Since appearing on the annual Gallup Honesty and Ethics poll in 1999, nurses have ranked as the number 1 most honest, ethical profession every year except one. The most recent poll ranks nurses at 85 percent. All professions that follow fall way behind nursing — pharmacists at number 2 lag 17 points behind nurses at 68 percent.
“Ethical codes are systematic guidelines for shaping ethical behavior that answer the normative questions of what beliefs and values should be morally accepted,” Janie B. Butts writes in Professional Codes of Ethics in Nursing. “However, it must be noted that no code can provide absolute or complete rules that are free of conflict and ambiguity.”
What Is Ethics in Nursing?
Since nurses’ work mainly focuses on patients, ethics in nursing offers a framework to help them ensure the safety of patients and their fellow healthcare providers. The nationally accepted guide is the Code of Ethics for Nurses with Interpretive Statements, or The Code, issued by the American Nurses Association.
The preface contains an explanation of the purpose of The Code: “The Code of Ethics for Nurses with Interpretive Statements (the Code) establishes the ethical standard for the profession and provides a guide for nurses to use in ethical analysis and decision-making. The Code is nonnegotiable in any setting.”
In short, The Code contains the framework for ethical decision-making and analysis for nurses in all roles, at levels and in all settings.
In 1953, the International Council of Nursing was the first to adopt Code of Ethics for Nurses. Like The Code, the ICN’s code has been revised to reflect the current healthcare environment.
Both codes make the patient the focus of the nurses’ work, ensuring they provide compassionate patient care and ease or prevent suffering. These guidelines help nurses with challenging decision-making.
Why Is Ethics in Nursing Important?
Nurses encounter situations almost every day that require a strong understanding of ethics. Education and guides like The Code help them navigate murky waters in which the right thing to do is not always clear.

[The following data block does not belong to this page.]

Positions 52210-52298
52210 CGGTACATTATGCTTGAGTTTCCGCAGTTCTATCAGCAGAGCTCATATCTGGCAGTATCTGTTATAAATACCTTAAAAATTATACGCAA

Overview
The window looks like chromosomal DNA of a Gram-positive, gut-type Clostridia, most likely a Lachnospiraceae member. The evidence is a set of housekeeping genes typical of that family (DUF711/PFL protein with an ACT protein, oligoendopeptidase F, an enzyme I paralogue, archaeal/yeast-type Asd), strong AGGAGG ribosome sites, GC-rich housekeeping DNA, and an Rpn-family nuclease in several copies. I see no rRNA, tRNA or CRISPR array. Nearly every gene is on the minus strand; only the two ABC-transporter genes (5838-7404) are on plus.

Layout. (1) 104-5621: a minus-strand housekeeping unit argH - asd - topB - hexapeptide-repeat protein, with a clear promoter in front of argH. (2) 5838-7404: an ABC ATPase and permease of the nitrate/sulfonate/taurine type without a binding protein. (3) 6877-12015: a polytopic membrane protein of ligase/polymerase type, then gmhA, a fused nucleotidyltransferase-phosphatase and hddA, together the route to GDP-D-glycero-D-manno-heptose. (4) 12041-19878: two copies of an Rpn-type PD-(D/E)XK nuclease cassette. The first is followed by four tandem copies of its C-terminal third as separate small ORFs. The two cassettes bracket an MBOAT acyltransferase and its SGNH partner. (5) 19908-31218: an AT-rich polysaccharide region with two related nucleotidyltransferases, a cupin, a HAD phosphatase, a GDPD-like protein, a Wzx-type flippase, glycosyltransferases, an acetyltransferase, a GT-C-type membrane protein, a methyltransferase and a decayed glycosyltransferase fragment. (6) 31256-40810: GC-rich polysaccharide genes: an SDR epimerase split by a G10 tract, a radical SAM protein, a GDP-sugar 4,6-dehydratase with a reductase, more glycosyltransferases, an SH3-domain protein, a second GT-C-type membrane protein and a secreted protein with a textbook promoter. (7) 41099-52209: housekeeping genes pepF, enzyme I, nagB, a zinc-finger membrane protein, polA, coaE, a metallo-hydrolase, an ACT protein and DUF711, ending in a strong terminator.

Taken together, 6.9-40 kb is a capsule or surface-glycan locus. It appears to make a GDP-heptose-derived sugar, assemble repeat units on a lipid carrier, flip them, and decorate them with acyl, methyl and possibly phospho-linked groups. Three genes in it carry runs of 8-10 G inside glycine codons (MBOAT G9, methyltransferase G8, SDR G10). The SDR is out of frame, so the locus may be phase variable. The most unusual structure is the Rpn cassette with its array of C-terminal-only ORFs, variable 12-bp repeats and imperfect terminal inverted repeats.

Here are situations nurses face almost every day:
- Obtain informed consent. Unless the patient is unconscious, the nurse has a responsibility to obtain a patient’s consent prior to any treatment or procedure. Sometimes the patient will refuse treatment. Nurses ensure the staff follows the patient’s wishes.
- Maintain patient confidentiality. While not everyone on the staff needs to know about the patient’s history or situation, nurses must decide who needs to know without violating confidentiality.
- Tell the truth. Most patients trust nurses, which is one of the reasons the profession has the highest rating for ethics and honesty. Nurses must remain truthful even when reporting news the patient does not want to hear. They also depend on patients to share correct information about their medicines, conditions and other issues.
- Deal with beliefs that conflict with empirical knowledge. Patients and their families may refuse standard treatment that has been proven effective. For example, some religions forbid blood transfusions. Should the nurse explain the benefits of the recommended treatment? Or should the nurse respect the patient’s decision?
Ethical guidelines help nurses work through difficult situations and provide them with a moral compass to do their jobs fairly. At the same time, these guidelines promote high levels of care and attention.
Are There Any Other Ethical Guidelines for Nurses?
Nurses may not always find the answers they need in The Code. In fact, “Everyday Ethics: Ethical Issues and Stress in Nursing Practice” has found that everyday ethical issues can be stressful for nurses.
The study has identified the following five most stressful ethical topics for nurses:
- Protecting patients’ rights.
- Informed consent for treatment.
- Staffing patterns.
- Advanced care planning.
- Surrogate decision-making.
The authors recommend that organizations hold ethics-related interventions for today’s complex healthcare issues. Some organizations may have their own ethics committees and guidelines. These committees allow nurses to discuss dilemmas and acquire resources. For additional support, ANA occasionally issues position statements on ethics and human rights. These cover a variety of topics, such as the use of marijuana as therapy and end-of-life care.
In 2014, the National Nursing Ethics Summit attempted to break the barriers between nursing organizations and other groups such as educational organizations, policymakers and professional nursing nonprofit organizations. The result is Blueprint for 21st Century Nursing. This lists steps on how to prepare and support nurses for practice.
Nurses spend more time with patients than almost any other healthcare provider. They often understand what the patient and family want more than others. Healthcare staff depend on nurses’ knowledge and skills, which both play a large role in the ethical care of patients. The fact that nurses consistently receive the highest ratings for honesty and ethics shows they play a valuable role in healthcare.
The right thing to do is not always obvious. Guidelines like the Code and continuing education such as an RN to BSN program help nurses navigate the ethical challenges they face in helping patients and their families.
Learn about the Lamar University online RN to BSN program.